Black and White Composition Tips - Part 1

You could also say that black and white composition is like composition in color—only more so. Since color is not present to entertain, beguile, and misdirect the eye, formal composition becomes more important. The elements of formal composition that are most important to black and white photos include:

  • Framing and the relationship of an image to its “frame” 
  • Patterns and symmetry
  • Use of lines and shapes

By definition, a photograph appears within a frame—which is to say that the image is bounded and has a boundary. It’s important to design your framing to present an interesting view of the world. The way your image is framed should complement—rather than compete with—the rest of your composition. Essentially, your framing puts the world within a rectangle. You should consider why the particular rectangle you’ve chosen is interesting, whether your choice of rectangle is as compelling as possible and how the framing rectangle relates to the elements within your composition.

When you are thinking about the black and white composition of a photo, you cannot ignore the frame and create a successful image. We’re not talking about picture frames here, but rather the edges of the photo. Black and white composition requires a particularly forceful approach to framing—because there are fewer compositional elements to play with than in a color composition. In addition to featuring an interesting view of the world, strong framing often divides the frame, or presents a frame within a frame. The two effects can be combined for more compositional power.

Here’s how it works: frame division focuses compositional elements into different discrete areas—for example, shadow and light. Dark areas that are in shadow contrast with bright areas that are well lit and combine to create the formal composition.  Often the elements used to divide frames are exclusively horizontal, or vertical—although diagonals can also be involved. A frame within a frame uses elements within a photo to construct a virtual frame within a composition. The virtual frame can be literally created by causing the viewer to “look” through a window of some sort. Alternatively, the inner frame can seem to be a natural consequence of the shapes of the composition.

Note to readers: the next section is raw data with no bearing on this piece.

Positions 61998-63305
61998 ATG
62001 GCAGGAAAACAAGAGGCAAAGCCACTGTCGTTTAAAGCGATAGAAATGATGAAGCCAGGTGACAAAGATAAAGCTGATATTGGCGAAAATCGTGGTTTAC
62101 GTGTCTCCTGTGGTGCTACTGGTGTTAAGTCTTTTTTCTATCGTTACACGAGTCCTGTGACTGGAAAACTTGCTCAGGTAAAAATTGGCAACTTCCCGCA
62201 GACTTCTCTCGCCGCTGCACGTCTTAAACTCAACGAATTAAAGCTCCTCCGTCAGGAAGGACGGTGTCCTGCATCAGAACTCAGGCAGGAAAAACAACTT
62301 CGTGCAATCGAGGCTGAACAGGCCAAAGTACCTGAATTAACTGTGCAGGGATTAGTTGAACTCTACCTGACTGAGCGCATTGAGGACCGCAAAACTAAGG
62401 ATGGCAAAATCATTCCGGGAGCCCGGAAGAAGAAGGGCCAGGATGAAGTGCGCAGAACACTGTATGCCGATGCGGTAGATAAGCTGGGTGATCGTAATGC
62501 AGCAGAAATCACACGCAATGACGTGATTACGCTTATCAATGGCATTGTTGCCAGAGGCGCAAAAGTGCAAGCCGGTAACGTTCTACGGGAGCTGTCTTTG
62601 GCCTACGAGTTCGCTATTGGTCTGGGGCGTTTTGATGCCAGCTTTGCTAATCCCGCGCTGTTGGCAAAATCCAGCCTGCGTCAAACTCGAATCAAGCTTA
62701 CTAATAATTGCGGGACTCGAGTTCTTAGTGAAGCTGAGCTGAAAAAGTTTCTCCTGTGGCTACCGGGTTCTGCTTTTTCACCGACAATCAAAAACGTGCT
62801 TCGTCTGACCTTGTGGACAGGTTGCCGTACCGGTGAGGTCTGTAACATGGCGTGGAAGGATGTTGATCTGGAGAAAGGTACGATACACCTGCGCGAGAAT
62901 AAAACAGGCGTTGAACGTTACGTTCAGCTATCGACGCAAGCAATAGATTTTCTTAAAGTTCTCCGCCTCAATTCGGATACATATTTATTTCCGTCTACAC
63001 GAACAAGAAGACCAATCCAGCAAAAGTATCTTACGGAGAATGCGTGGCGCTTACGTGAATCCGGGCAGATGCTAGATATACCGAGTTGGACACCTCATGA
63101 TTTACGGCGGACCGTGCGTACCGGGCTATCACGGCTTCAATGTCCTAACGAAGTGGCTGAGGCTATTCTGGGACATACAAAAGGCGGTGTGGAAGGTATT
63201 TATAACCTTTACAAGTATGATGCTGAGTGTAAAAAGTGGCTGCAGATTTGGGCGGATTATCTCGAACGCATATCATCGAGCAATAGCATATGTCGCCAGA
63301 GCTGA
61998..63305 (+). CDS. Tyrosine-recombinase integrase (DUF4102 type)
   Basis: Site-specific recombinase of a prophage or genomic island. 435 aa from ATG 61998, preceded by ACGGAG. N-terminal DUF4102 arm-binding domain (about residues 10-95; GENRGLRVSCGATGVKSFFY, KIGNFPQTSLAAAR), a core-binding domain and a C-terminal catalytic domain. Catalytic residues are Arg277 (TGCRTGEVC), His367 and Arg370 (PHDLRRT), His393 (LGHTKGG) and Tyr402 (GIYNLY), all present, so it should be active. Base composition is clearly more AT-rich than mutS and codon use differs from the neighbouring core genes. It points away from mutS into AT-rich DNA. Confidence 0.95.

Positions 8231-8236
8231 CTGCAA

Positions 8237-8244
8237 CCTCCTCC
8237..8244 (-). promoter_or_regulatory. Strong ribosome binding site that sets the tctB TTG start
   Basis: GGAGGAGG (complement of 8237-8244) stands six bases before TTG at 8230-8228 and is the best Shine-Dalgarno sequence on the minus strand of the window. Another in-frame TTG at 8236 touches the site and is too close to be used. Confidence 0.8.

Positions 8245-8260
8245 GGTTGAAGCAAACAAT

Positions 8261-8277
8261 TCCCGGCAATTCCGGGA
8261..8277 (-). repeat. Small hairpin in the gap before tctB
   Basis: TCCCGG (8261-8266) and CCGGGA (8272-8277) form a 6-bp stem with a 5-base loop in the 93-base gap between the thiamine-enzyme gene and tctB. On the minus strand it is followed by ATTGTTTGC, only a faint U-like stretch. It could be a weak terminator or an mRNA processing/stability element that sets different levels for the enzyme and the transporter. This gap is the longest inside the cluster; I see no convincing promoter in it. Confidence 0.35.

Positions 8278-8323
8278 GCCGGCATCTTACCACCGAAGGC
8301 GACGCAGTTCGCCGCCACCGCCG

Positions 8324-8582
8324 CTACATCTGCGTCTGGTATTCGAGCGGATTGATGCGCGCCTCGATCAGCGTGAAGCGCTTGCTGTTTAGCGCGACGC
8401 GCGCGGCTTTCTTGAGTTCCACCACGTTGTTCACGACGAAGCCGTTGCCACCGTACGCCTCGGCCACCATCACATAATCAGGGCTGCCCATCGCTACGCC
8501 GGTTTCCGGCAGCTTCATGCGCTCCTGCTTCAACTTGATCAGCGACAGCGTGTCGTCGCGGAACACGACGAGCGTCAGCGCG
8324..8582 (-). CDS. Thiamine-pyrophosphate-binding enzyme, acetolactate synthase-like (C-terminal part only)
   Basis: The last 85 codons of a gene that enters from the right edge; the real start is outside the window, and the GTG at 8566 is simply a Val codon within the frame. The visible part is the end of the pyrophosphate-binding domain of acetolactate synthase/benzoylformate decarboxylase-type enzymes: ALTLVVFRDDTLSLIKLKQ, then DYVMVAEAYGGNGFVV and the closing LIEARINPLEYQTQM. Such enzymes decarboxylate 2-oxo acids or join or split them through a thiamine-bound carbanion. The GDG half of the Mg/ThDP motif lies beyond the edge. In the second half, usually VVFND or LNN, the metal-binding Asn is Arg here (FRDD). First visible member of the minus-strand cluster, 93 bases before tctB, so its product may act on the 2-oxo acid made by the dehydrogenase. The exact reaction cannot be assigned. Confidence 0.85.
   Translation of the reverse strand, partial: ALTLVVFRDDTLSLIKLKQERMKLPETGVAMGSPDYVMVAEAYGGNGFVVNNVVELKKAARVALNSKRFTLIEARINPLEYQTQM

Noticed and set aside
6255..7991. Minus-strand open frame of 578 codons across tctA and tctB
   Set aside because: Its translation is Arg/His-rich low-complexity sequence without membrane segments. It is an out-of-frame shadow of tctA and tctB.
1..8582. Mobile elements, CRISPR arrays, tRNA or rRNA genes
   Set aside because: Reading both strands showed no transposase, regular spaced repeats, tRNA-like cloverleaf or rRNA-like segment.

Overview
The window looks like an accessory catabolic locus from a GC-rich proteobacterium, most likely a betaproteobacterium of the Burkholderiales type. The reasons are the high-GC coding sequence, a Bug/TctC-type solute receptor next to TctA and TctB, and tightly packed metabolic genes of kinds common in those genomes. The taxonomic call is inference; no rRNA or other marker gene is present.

When frame dividers also serve as an inner frame then you get the power of frame division and of having a frame within a frame. When you are pre-visualizing your black and white compositions, you should also think about the role framing will play. It pays to make the most use of framing possible, and to see if you can maximize the power that good framing brings to any composition.

In photographic composition, a visual pattern is a repetition of similar, or essentially similar, shapes that combine to create a pleasing whole. Patterns are an important part of how we perceive the world and can add to the power of black and white compositions. Patterns are made up of lines and shapes, and can occur at many different scales. In black and white, the most important aspect of a pattern is the repetition of a specific variation in contrast. It’s interesting to consider the end of a pattern. A pattern that goes on forever is not all that interesting. On the other hand, many patterns don’t continue infinitely. Therefore, there must be an end to the pattern, either present in the photograph or visually implied. Some of the most interesting black and white compositions that rely on patterns use the pattern boundaries to combine the impact of the pattern and the way the pattern interrelates with the frame.

Black and white photographs are made up almost exclusively of lines and shapes. Lines connect points and enclose areas to create shapes. The edge of a shape is a line. So lines and shapes are related, but for a moment consider the simplicity and occasional complexity of a line itself. A line moves across a composition in one of several ways: it is horizontal, vertical or diagonal. Lines themselves can be curved or straight. Curvilinear lines are different from straight lines. Lines have width. They have brightness: you can have a dark line on a white background, or a light line on a black background. 

A simple line can be a most expressive thing! Lines are particularly compelling in monochromatic compositions. When you are shooting for black and white, look to see how the lines in your compositions interrelate; and look to see what you can do to strengthen the way those lines express emotion.

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